Sounds like a mortgage scam!

Asked by Kathy Ambros, 33156 Sun Feb 3, 2008

Our house is on market 515K. An reputable broker company's agent came with clients and offered to raise the price to $525K if we gave buyer $25K in closing costs and $25K towards down at closing. In reality making it a 475K offer.2 We countered with 500K and they rejected our counter. Doesnt that sound like some sort of scam? Is it even legal for the agent to offer it? We finally are excited that we were getting an offer and it turned out to be a possible scam.

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T.E. & Naima…, Agent, Dallas, TX
Sun Feb 3, 2008
There are many loan programs out there that fit this scenario and they are typically referred to as "seller downpayment assistance programs". You as the seller should not be worried as long as you get all your monies you are owed and that they don't ask for you to pay for anything upfront. This type of financing gets the buyer into the house with little or no money down. There is usually a seller participation fee... a few hundred dollars that may have been rolled into the 25K closing costs.

The one thing that looks weird is the 25K in closing costs, even if it included prepaids, that amount is HUGE!!! unless it includes several points. But as Cheryl explained, the house has to appraise for the entire sales price, not just the loan amount.
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Kathy Ambros, Home Seller, 33156
Mon Feb 4, 2008
Thanks to all for your help. I think we will steer clear of this one. We are priced well below market at 515K since we did a pencil appraisal and it came back at 580K. We purposely priced way low to try to sell faster.
0 votes
Don Tepper, Agent, Burke, VA
Mon Feb 4, 2008
Like the others say, it's not a scam. But it's a pretty shaky deal, more along the lines of what was going on a couple of years ago. I could be wrong, but it sounds as if the buyers have virtually no cash, and they're stretched to the limit on what they can pay. No cash--because they're looking for $50,000 from you. And stretched to the limit because they rejected your counter of $500,000. (Did the agent present a pre-qualification letter from the buyers?)

And, as others note, your house has to appraise for the sales price. In today's market, lenders (and thus appraisers) aren't as generous as they were a couple of years ago, especially when prices were rising month by month. If you've got a good agent, your house is probably priced pretty close to the comps. Could be a stretch to appraise for $10,000 more...though you'd know better than I.

And the problems with these types of transactions--buyers strapped for cash, buying the most house they can afford, hoping the property will appraise for more than it was even listed for--is that they're more prone to glitches on the way to a sale. Not to say that it'd fall through, but there's more of a risk that it might.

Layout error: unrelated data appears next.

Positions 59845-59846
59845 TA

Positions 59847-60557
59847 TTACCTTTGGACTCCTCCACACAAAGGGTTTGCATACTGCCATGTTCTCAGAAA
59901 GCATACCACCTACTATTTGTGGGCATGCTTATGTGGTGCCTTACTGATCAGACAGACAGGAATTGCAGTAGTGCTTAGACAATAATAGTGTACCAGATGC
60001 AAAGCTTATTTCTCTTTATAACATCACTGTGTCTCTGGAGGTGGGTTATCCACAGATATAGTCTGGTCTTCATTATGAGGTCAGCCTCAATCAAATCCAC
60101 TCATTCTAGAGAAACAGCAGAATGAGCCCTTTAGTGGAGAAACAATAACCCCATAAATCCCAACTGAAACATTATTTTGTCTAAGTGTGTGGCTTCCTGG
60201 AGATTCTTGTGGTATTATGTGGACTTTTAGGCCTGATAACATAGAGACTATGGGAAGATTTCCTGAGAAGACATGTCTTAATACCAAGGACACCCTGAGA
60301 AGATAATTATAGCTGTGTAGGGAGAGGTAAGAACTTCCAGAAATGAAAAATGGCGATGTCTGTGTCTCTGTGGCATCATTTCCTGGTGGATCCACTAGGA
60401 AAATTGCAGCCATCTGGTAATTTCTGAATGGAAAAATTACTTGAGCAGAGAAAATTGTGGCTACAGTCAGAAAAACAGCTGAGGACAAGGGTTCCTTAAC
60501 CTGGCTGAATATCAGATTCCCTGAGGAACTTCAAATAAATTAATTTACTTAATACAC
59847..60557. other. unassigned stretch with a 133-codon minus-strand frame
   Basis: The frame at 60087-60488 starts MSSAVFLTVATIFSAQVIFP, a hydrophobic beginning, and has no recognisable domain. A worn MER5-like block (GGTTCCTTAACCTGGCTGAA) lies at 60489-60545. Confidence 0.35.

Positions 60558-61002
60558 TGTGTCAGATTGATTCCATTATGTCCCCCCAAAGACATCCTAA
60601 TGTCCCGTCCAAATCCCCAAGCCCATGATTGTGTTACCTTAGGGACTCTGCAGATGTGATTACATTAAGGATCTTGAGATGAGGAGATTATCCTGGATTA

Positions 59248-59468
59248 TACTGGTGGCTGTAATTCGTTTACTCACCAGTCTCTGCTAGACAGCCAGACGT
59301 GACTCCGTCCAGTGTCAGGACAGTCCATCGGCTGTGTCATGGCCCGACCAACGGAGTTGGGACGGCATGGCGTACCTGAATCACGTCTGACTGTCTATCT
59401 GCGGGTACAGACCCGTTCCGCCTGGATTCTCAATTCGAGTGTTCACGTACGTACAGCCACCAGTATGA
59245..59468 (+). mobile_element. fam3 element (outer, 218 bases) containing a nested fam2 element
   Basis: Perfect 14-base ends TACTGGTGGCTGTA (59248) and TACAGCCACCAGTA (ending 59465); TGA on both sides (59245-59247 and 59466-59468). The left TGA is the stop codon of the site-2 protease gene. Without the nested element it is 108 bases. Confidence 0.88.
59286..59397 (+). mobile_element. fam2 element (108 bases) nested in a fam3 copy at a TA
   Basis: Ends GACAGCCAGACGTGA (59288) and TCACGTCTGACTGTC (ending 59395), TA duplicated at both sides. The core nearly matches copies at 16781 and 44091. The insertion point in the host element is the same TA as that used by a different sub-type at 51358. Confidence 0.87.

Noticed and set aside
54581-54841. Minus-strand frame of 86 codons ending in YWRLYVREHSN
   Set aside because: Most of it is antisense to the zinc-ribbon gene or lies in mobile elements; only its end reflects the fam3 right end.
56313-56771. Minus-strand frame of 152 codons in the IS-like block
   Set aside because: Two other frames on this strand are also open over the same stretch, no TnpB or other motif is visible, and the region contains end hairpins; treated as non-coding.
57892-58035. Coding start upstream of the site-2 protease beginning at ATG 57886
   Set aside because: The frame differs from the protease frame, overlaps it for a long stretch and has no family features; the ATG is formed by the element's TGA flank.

Consult with your own agent. And examine/reexamine your own situation and motivation. This might be an acceptable deal for you. Or it might not. Depends on your personal circumstances and needs.

Hope that helps.
0 votes
Keith Sorem, Agent, Glendale, CA
Sun Feb 3, 2008
There are a couple of possibilties.
When a offer is written with a large amount of cash due back to the buyer, red flags should be raised.
First, your Realtor should have resources to determine if the offer is legitimate.
Secondly, there are transactions where the buyer does ask for a lot of cash back, then after the close of escrow vanishes, with the cash, and the lender has to foreclose. So YOU would not be burned, however the lender might be.
0 votes
Realtor, ,
Sun Feb 3, 2008
It's not a scam but the buyers lender must approve any credit given by the seller for closing costs. I believe a seller can credit up to 6% of the offer price back to the buyer for closing costs. Of course, the property must appraise at the amount they are offering.
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Brendan Murp…, , Laramie, WY
Sun Feb 3, 2008
Well, I don't think it's a scam. But if I was your agent I would be concerned about raising the price when in reality it's much lower than asking. Let's say you agreed to it. If I was your agent, I would warn you: They are trying to get you attached to this, psychologically and they hope that it appraises low (lower than $525) which means they'll have yet another card to throw at you after the appraisal. I would much prefer that we simply lower your price to $475 and let them sort out the cash flows :) This keeps you safe from a low appraisal. However, they are interested in getting this house for very little money down, perhaps zero (it depends on what type of loan they are getting....they could actually walk away WITH money lol).
Anyway, get an agent.

Brendan Murphy
Broker, CRS, GRI, ePro
Raving Real Estate
Laramie, WY 82070
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